Thursday, January 25, 2007

Easily distracted: not a good thing for a writer, sometimes

Distractability--Here I finally start to read through and edit my hard copy of 'Hounds' and after one short phone call I am on the computer, wandering through livejournal and blogspot.

So I got a job, which means the updates here will either be a little earlier or much later, but I'll still try for some consistency. Bit at least I can say that I -did- start the edits.

Out in the world, being easily distracted, for a writer, seems both a good and bad thing. The bad part being obvious: too distracted and you never write anything.

But the good, as I see it: Maybe you're too focused on something while writing. Focused to the point of getting stuck because you can't see anything beyond that small point. But then a noise or a bit of movement or a color or (fill in the blank) distracts. You walk away. Come back. And sit down to stare at that part of the writing, but now your eyes are used to taking in more of your surroundings and you can view the whole page or the chapter. maybe then you can move on.

Or you're out in the world, literally, walking through a store or down the street. You're distracted by something, which draws your attention to something else and so on. Any of those 'something's and 'so on's could become the spark for a new story or the answer to a plot issue with a current story. (Just try to avoid it when crossing busy intersections.)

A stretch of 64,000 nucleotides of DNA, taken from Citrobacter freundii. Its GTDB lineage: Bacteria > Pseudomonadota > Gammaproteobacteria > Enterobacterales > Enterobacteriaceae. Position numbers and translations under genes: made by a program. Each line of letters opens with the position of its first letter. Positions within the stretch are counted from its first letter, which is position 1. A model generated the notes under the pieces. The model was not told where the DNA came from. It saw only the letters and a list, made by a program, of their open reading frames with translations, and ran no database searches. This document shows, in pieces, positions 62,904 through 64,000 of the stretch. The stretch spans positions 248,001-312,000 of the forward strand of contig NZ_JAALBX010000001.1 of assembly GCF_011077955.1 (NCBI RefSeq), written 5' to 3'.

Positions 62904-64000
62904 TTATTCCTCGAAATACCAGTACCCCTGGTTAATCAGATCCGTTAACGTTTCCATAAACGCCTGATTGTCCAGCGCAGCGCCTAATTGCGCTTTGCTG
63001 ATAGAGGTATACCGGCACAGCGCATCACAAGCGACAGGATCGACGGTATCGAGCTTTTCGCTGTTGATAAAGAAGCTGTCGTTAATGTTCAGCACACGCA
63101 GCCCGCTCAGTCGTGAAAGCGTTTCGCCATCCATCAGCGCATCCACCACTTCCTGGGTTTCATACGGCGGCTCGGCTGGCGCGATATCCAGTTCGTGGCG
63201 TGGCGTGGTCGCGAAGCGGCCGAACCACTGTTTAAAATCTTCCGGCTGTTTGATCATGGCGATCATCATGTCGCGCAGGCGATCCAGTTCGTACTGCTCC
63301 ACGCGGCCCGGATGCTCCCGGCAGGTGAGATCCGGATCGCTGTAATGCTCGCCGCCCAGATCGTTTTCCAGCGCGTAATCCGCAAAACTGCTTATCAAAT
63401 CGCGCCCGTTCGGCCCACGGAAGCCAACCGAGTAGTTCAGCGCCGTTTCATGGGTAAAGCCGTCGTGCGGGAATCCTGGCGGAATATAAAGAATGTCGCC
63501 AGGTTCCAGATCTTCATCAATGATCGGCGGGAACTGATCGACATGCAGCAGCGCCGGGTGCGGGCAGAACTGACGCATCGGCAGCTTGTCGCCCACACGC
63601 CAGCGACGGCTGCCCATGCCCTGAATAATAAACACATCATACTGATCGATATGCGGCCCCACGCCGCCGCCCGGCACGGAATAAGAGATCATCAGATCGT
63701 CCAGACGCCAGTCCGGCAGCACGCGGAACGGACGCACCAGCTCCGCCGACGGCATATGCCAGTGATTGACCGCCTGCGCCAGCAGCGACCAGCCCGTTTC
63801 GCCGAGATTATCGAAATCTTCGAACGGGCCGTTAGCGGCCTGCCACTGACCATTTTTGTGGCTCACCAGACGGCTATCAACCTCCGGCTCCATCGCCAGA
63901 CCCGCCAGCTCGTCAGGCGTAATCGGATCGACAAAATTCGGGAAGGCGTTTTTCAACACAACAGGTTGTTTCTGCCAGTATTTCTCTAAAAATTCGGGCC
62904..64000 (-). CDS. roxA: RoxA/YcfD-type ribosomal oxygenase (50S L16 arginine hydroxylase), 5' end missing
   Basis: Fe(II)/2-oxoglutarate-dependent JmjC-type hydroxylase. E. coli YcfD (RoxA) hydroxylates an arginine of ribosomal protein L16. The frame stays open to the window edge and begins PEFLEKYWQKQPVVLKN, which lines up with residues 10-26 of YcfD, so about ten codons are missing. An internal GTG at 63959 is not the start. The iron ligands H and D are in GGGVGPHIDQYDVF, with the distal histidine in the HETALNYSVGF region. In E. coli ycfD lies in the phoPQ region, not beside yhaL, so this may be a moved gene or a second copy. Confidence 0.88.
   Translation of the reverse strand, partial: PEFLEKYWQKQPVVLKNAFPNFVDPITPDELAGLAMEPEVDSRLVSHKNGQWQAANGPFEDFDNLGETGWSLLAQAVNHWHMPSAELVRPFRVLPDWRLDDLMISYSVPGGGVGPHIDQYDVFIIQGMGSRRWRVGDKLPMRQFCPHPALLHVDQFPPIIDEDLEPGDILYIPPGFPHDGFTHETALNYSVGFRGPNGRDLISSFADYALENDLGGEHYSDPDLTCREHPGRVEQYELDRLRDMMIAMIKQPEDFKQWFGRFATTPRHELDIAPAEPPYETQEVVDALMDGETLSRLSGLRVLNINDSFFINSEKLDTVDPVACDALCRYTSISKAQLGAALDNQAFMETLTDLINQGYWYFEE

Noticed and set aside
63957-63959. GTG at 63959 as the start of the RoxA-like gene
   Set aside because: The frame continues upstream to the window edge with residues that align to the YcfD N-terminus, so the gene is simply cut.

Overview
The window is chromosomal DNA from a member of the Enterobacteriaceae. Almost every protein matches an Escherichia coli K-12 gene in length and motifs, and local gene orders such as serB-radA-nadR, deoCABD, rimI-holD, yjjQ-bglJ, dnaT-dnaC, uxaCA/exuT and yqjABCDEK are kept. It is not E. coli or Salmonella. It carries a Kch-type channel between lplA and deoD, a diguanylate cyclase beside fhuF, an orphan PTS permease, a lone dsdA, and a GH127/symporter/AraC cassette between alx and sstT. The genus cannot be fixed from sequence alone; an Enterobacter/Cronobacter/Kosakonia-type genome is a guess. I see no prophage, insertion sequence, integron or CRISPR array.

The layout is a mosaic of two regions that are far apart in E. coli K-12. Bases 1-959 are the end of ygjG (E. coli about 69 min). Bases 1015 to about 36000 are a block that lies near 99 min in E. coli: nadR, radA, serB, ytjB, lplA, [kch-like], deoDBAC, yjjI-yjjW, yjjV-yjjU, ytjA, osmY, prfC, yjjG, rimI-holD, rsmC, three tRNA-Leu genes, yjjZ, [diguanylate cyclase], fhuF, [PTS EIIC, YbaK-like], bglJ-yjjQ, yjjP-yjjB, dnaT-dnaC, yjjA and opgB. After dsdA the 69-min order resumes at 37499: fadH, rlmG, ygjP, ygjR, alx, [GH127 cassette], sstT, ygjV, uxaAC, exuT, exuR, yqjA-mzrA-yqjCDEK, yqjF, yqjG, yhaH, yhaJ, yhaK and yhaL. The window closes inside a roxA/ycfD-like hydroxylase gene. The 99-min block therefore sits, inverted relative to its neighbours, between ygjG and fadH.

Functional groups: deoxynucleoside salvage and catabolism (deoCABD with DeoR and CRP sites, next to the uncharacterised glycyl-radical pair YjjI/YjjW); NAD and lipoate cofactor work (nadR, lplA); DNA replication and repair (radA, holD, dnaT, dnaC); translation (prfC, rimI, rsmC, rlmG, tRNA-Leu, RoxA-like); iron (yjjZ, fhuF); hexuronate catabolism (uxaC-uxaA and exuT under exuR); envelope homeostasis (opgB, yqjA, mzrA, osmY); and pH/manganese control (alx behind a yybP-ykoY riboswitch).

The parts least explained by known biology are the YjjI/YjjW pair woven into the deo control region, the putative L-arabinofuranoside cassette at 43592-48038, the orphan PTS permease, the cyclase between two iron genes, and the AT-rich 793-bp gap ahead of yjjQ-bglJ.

Distractability gives a writer a new perspective, a different focus, which I think could really help creatively.

Just don't let it drag you away from your goals for too long, just long to help.

And as a bonus: "pet words" We all use them (I've used my special pet word twice in the sentence above). I say that some of them are okay when used sparingly in a story, but be careful during your edits and cross off the ones you honestly don't need.

My list, of course, is by no means complete, but I know I suffer from most of these. Any other words that fall under this heading?

really
just
very
that
actually
suddenly
had (Technically correct to say, "She had called him an hour ago," but I think it works as well without it)
well (especially in dialogue)
...and I'm sure I suffer from more that aren't occurring to me right now.

2 comments:

writtenwyrdd said...

I probably have pet words, but I really notice pet HABITS. Like repeating myself.

Sabrina said...

Lately, I've noticed I'm starting to speak like my older sister. "Seriously." "I know, right?" "Dude, you don't even know." But once I noticed I was doing it, I could catch myself before it came out. So weird.